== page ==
Section 3, the PMP formulation, the improved Markov based velocity prediction, and the PSO-SVM algorithm are illustrated. In Section 4, a framework of adaptive EMS is presented and simulation results are provided and analyzed. The conclusions are given in Section 5. 2. System structure and model The structure of a fuel cell/battery hybrid vehicle is shown in Fig. 1. The fuel cell system (FCS) is connected to the bus via a unidirectional DC/DC converter whereas the battery is directly connected in order to maintain the bus voltage. The motor uses the electrical energy converted by the DC/AC inverter to drive the vehicle through mechanical connection with the final drive and the wheels. As indicated by the ar­ rows in Fig. 1, both FCS and battery can supply the electric power to the motor, but only the battery can absorb the power during the vehicle brakes. What’s more, it can be charged by the FCS. 2.1. Vehicle model Assuming the vehicle drives on a road, only the longitudinal dy­ namics model is considered. Then the traction force Ft is equal to: Ft ¼ m

dv 1 þ ρCd Af v2 þ mgf cosðαÞ þ mg sinðαÞ dt 2


where α represents the inclination angle of the road, v represents the speed of the vehicle. The parameters of the vehicle are shown in Table 1. According to the traction force and vehicle speed, the torque on the wheel Tw and the wheel rotation speed ww are then calculated by: Tw ¼ r⋅Ft ww ¼ v=r


The torque Tm and the rotational speed wm on the motor shaft are given by: � � � Tw ηfd ⋅Rfd ; Tw � 0 � Tm ¼ (3) ηfd ⋅Tw Rfd ; Tw < 0 wm ¼ ww ⋅Rfd The power demand on the DC bus is written as: � Tm ⋅wm =ηm ; Tm � 0 Pbus ¼ ηm ⋅Tm ⋅wm ; Tm < 0


where ηm is motor efficiency, which can be found by using the efficiency map of the motor. In this research, a 75 kW AC induction motor from ADVISOR is selected. 2.2. Fuel cell system model Before we introduce the model, we need to determine the size of the fuel cell. When we solve a component sizing problem, theoretically, we cannot avoid the optimized energy management problems. L. Xu et al. [34] divided the component sizing problem into three categories:

Fig. 1. Structure of the fuel cell hybrid vehicle. 2

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50 kW FCS is selected. A complete FCS includes a fuel cell stack and other auxiliary com­ ponents such as air compressor, manifolds, humidifier, cooler, etc. A detailed model can be found in Ref. [39]. In this work, the quasi-static model of a 50 kW FCS is considered, assuming the response time is lower than the sample time. In FCS, the net power Pfc is the difference of the stack power Pstack and the auxiliary power Paux consumed by auxil­ iary components as mentioned before:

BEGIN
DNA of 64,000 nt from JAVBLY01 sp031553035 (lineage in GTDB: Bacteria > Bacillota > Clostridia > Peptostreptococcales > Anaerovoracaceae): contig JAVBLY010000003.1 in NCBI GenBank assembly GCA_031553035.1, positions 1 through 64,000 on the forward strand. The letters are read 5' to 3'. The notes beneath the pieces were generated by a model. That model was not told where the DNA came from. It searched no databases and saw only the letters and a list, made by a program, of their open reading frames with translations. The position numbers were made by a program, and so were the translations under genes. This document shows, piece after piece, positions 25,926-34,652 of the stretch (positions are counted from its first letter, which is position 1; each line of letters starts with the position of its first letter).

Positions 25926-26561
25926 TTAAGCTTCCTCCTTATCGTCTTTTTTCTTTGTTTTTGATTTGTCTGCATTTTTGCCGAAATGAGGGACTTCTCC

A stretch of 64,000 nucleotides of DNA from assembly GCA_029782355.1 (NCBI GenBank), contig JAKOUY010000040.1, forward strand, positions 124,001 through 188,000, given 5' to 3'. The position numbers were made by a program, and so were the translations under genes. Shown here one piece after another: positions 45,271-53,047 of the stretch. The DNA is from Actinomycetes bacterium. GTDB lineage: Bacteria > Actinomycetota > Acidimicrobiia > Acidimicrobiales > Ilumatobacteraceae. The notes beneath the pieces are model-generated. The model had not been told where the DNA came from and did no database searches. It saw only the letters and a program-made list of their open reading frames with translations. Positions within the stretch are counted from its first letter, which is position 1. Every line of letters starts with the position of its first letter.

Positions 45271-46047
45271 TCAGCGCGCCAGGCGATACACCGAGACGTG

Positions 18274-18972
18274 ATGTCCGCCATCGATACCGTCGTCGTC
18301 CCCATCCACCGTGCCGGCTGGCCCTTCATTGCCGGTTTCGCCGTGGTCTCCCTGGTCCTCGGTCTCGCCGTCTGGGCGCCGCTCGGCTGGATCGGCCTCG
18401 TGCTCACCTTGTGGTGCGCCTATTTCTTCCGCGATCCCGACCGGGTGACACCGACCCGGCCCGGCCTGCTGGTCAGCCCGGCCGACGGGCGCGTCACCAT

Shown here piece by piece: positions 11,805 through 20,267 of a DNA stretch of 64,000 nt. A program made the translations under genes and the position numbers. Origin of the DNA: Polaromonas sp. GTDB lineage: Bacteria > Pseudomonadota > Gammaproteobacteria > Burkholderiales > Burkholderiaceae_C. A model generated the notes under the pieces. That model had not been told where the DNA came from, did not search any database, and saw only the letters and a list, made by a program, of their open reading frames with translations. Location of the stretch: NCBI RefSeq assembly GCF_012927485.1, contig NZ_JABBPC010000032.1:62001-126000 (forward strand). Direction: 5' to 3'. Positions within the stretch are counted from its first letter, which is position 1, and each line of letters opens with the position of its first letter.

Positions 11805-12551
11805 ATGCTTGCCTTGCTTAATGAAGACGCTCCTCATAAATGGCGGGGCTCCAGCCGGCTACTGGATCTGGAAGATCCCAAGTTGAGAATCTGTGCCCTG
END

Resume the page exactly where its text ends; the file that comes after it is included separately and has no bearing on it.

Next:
Table 1 Parameters of the vehicle model. Parameter


Vehicle mass, m (kg) Wheel radius, r (m) Gravity constant, g (m s 2) Rolling resistance coefficient, f Aerodynamic drag coefficient, Cd Air density, ρ (kg m 3) Vehicle frontal area,Af (m2)

2200 0.3 9.8 0.015 0.3 1.209 3

Transmission efficiency,ηfd


Final drive gear ratio,Rfd

Pfc ¼ Pstack



The hydrogen consumption rate of a fuel cell stack m_ h is given by: m_ h ¼

without considering the EMS, including a simple EMS and optimizing the powertrain parameters and EMS simultaneously. And a bi-level optimization method is applied for component sizing [34], in which the inner loop (DP) is used to solve EMS problem and the outer loop (Pareto optimization) solve the sizing problem. H. Jiang et al. [35] solved the component sizing problem based on two-dimensional algo­ rithms. For simultaneous optimization problems, both control and powertrain parameters need to be optimized simultaneously. Kim et al. [36] proposed a “pseudo-SDP controller” to optimize EMS and compo­ nent sizing simultaneously for FCEVs. In Ref. [37], convex programming is used to simultaneously optimize the hybrid energy storage system dimension and power allocation. And in Ref. [38], a combined optimal sizing and EMS was developed for EVs using a global search method (GSM). Component sizing of FCHV is another interesting topic, in our research, we focus on the energy management problems for a pre-defined component size. The fuel cell sizing in our research is defined by the vehicle performance index, such as maximum speed ability and grade ability. Among them the maximum speed capability is evaluated on a flat road; the climbing ability corresponds to the ability to maintain a constant speed on a specified slope. The fuel cell system is required to provide enough power to satisfy the maximum speed ability and grade ability. The power demand of the maximum speed ability Pv;max and grade ability Pgrad can be calculated by: � � � � Pv;max ¼ mgf þ Cd Af v2max 21:25 ⋅vmax 3600 ηfd (5) � � � � Pgrad ¼ mgf cosðαÞ þ Cd Af v2climb 21:25 þ mg sinðαÞ ⋅vclimb 3600 ηfd